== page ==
Implied Consent in Indiana

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            A question frequently asked is whether one should provide a blood, breath, or urine sample when asked to do so by a police officer.  In the State of Indiana, the answer is a resounding yes.  The Hoosier State has among the most draconian penalties in the United States. If one refuses, the penalty is harsh.

Depending on one’s driving record, refusing to provide a sample of blood, breath, or urine will result in a loss of driving privileges for a minimum of one year and as much as two years.  There is no provision under Indiana Law that would allow one to obtain any form of Specialized Driving Privileges allowing one to drive during the pendency of the case.

            The Indiana Supreme Court has ruled that driving a motor vehicle is a privilege and not a right.  As such, the taking of one’s driving privileges is Constitutionally permitted under certain circumstances. The State uses this ruling to coerce its citizens.

            Indiana does not have much public transportation available outside of our major cities.  The loss of those privileges can be economically crushing and cause many to plead guilty just to get their driving privileges returned.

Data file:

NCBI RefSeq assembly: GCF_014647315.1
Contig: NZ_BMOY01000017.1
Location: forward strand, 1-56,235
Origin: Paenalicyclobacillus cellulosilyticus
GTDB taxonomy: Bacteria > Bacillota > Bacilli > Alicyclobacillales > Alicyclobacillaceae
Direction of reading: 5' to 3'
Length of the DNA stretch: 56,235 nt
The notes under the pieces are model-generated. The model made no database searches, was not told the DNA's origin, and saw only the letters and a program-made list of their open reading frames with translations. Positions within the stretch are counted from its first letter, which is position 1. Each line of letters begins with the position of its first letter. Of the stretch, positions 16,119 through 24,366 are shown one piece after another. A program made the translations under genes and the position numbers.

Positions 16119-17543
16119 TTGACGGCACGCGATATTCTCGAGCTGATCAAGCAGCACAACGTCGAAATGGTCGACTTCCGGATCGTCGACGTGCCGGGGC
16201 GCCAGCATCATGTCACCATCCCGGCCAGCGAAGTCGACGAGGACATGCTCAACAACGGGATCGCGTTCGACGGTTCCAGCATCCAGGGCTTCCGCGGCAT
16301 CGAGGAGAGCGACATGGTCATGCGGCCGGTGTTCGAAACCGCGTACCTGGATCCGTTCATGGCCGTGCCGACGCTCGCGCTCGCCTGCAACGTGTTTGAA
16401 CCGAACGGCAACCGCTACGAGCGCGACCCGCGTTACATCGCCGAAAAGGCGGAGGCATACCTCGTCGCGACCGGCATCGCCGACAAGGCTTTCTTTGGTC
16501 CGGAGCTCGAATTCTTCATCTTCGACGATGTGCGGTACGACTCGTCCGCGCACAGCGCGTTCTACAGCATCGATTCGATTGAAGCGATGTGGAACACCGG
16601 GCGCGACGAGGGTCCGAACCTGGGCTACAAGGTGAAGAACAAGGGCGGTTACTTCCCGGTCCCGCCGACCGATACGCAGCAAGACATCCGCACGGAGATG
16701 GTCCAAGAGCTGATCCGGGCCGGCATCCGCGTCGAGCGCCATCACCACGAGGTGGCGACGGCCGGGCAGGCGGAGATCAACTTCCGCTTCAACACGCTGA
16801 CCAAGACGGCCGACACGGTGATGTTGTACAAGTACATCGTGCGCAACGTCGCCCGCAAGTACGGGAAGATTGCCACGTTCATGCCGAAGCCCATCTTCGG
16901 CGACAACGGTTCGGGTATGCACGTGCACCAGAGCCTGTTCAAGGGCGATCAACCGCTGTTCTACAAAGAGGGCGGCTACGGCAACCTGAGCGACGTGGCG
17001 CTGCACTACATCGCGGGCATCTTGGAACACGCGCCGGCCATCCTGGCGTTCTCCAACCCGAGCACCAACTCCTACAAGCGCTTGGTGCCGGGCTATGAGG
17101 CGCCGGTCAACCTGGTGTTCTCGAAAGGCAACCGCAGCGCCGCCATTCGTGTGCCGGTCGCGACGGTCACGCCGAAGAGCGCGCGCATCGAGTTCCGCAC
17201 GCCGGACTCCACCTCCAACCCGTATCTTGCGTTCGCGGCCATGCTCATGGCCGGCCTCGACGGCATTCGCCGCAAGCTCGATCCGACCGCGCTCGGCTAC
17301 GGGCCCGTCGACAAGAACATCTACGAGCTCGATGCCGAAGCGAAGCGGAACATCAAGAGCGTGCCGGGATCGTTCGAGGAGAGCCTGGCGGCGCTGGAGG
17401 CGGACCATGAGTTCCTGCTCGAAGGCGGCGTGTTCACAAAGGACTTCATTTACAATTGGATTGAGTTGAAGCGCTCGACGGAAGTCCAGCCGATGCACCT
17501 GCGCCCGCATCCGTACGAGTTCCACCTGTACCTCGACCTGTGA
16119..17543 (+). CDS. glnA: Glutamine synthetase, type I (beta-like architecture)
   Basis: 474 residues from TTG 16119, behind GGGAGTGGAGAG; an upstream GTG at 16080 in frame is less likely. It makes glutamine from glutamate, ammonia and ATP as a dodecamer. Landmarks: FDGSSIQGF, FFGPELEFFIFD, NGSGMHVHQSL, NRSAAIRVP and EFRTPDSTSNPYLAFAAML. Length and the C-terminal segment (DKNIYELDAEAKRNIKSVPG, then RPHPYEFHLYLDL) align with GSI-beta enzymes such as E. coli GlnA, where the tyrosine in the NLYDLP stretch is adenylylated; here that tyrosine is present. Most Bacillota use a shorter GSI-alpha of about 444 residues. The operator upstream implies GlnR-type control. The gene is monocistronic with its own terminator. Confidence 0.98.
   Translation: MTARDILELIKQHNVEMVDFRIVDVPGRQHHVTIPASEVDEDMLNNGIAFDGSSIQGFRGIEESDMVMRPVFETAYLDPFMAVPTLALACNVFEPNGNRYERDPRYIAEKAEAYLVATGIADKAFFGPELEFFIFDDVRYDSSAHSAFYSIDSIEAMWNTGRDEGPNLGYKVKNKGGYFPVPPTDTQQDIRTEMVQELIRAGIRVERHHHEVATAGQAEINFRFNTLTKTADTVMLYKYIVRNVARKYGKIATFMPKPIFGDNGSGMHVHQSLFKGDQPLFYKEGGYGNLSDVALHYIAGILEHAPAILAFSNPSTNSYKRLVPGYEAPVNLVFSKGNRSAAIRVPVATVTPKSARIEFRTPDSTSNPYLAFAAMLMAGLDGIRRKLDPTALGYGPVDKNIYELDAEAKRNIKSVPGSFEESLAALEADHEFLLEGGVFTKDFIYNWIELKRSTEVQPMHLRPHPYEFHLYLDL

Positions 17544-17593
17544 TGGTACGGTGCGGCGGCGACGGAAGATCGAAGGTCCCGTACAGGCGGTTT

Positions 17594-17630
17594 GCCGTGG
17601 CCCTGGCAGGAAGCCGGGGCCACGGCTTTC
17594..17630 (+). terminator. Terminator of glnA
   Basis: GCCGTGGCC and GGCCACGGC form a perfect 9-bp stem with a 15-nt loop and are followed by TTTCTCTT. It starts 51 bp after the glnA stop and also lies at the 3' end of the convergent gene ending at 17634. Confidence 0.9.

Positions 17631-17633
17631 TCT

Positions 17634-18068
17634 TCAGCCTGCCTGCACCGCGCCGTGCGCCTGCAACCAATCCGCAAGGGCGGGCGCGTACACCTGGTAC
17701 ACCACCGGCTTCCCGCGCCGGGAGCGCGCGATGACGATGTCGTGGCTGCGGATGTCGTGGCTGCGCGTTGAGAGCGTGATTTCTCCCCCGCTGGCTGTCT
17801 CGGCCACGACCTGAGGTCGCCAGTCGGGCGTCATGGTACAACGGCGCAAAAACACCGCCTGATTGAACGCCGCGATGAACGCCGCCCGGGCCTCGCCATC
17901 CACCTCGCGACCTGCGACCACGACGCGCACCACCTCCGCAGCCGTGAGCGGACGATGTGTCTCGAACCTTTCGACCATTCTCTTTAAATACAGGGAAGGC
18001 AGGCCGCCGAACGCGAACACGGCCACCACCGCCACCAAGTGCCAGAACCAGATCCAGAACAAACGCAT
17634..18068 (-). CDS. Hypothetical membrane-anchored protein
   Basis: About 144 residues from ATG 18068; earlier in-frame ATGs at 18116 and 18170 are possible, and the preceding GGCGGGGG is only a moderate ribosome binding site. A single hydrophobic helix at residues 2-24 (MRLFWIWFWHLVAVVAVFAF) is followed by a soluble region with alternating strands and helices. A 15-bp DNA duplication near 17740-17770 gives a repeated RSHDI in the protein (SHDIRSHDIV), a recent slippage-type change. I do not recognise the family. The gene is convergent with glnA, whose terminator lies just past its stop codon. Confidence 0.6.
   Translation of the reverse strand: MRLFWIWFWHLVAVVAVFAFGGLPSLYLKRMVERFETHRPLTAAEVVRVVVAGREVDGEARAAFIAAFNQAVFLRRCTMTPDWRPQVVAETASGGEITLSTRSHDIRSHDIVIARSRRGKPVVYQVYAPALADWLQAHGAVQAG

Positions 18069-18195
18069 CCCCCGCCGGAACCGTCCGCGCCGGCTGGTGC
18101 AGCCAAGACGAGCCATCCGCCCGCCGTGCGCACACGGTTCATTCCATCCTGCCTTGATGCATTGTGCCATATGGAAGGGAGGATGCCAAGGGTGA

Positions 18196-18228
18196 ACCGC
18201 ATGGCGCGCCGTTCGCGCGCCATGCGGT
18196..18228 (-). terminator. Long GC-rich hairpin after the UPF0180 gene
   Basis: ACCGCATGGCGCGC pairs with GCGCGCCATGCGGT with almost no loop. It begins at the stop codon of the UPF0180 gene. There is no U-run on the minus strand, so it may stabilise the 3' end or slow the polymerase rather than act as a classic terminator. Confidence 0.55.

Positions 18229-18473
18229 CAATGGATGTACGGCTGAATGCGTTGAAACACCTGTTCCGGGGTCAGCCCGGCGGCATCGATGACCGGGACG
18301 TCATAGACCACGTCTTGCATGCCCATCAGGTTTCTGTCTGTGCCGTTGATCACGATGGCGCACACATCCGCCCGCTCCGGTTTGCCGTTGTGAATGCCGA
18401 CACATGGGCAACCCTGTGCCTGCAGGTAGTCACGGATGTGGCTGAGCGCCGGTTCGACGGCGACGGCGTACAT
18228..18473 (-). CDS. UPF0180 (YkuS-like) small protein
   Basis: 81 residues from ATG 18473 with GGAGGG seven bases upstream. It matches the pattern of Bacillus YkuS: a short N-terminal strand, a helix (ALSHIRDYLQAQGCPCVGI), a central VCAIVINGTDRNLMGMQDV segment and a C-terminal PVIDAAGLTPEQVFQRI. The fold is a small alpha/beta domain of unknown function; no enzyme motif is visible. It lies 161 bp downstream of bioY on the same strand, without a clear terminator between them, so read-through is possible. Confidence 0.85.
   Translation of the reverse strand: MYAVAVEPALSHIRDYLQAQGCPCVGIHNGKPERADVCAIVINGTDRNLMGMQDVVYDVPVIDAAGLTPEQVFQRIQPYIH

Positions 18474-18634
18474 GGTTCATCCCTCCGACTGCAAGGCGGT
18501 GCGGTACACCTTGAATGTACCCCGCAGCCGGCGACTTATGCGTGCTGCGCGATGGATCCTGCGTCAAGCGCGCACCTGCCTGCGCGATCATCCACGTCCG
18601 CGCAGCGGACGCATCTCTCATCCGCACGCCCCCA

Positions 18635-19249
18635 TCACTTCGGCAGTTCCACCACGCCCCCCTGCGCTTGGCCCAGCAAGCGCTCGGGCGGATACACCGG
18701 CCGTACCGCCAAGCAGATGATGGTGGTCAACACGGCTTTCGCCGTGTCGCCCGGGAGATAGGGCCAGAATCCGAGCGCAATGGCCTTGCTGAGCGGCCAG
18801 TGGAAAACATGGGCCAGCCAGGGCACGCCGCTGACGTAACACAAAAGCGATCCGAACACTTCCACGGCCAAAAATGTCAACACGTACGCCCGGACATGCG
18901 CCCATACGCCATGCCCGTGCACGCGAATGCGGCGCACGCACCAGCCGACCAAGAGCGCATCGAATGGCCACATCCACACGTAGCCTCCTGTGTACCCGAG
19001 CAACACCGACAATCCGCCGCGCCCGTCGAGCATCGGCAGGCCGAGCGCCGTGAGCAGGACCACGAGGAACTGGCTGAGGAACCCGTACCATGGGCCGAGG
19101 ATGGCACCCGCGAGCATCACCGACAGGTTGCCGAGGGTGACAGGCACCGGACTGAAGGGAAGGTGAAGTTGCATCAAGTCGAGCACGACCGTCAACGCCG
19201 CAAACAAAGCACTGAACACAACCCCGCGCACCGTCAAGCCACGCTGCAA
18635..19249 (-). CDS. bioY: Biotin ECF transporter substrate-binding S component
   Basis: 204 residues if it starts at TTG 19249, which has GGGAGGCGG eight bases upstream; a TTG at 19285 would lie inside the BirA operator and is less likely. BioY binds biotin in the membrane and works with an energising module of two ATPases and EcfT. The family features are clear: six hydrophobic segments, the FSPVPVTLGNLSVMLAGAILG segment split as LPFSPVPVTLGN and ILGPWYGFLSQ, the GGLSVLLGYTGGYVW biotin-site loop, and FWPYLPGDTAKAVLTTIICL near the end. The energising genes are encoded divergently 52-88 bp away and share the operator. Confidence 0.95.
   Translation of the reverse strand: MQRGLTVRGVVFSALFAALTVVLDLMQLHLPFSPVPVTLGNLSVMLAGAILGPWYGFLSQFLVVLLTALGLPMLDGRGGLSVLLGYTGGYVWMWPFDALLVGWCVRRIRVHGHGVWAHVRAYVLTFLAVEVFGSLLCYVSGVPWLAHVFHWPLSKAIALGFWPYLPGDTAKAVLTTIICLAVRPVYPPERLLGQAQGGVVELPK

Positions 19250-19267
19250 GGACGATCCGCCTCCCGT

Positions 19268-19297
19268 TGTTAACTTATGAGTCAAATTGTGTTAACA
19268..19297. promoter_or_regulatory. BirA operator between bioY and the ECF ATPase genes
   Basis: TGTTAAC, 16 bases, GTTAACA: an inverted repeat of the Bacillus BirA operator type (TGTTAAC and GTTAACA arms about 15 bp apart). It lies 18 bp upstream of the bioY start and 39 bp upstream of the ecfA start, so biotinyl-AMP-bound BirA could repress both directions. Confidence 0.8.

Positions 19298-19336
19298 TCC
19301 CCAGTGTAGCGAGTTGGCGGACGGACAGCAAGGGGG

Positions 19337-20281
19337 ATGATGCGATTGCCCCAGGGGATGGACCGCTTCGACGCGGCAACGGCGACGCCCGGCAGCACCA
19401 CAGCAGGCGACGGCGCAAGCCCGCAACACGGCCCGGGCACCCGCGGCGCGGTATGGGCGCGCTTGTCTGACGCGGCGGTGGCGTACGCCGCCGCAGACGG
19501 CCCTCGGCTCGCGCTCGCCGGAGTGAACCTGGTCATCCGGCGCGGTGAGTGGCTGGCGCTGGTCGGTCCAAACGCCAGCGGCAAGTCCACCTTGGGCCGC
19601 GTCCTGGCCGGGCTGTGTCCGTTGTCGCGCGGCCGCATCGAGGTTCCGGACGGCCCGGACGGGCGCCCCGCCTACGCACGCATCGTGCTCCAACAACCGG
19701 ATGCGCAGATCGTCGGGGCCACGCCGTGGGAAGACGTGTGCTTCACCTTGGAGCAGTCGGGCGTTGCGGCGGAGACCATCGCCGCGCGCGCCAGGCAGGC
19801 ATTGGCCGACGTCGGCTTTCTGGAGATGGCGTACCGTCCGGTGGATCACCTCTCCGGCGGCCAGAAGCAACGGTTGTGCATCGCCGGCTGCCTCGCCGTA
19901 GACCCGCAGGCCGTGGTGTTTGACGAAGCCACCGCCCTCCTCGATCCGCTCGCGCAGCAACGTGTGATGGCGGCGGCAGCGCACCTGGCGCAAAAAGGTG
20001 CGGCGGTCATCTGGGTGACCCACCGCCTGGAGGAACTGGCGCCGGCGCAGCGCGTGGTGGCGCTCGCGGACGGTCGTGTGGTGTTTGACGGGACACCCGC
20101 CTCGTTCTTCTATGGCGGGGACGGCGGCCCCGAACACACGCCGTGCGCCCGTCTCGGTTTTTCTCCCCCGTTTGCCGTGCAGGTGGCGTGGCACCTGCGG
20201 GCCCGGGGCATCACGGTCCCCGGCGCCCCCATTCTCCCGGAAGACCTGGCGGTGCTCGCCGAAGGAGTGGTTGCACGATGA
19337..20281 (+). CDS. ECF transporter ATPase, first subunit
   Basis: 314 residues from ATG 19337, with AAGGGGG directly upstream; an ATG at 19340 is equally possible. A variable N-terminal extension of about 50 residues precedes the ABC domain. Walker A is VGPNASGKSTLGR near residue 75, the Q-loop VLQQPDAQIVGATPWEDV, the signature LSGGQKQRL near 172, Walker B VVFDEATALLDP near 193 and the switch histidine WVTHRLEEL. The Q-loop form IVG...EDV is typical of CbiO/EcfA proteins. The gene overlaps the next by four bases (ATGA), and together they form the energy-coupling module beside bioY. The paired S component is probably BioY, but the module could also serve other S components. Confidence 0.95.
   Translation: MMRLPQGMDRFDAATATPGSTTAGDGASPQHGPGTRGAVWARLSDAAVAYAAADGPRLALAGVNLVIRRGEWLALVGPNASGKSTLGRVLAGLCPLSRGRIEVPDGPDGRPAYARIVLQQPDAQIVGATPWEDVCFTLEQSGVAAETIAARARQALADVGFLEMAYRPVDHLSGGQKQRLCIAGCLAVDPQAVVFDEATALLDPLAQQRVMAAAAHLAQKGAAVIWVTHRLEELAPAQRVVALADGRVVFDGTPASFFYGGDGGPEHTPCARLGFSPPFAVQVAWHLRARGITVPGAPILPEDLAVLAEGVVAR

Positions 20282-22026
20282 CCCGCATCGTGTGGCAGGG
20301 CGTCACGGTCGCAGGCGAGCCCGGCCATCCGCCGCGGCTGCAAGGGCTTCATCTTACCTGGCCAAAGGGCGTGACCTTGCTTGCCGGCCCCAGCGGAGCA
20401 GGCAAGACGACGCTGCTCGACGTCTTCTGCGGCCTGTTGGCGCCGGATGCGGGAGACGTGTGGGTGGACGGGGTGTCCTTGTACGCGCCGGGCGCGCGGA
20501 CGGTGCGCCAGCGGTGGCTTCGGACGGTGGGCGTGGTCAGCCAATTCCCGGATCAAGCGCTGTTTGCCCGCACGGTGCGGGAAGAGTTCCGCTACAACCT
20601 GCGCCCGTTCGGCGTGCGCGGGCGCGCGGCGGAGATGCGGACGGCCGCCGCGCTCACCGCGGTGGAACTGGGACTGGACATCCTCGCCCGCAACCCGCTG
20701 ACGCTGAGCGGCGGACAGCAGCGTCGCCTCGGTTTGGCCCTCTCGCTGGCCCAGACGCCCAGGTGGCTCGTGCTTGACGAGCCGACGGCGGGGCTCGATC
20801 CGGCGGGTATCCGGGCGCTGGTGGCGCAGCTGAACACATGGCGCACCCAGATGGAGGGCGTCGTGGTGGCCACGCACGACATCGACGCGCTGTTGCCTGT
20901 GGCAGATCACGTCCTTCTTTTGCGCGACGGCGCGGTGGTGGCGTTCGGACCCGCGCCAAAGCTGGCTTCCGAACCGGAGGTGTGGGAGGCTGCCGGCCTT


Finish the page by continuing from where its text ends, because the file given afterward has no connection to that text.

The Indiana Legislature has enacted provisions that allow for people, irrespective of their driving record, to obtain Specialized Driving Privileges if they did not refuse to take the certified chemical test.  The Rathburn Law Office, as part of its representation of its clients seeks to obtain Specialized Driving Privileges for them.

            In addition, should the case need to go trial, it is much easier to argue to a jury the test result is not accurate and reliable rather than trying to persuade the jury that a refusal is not a tacit admission of guilt.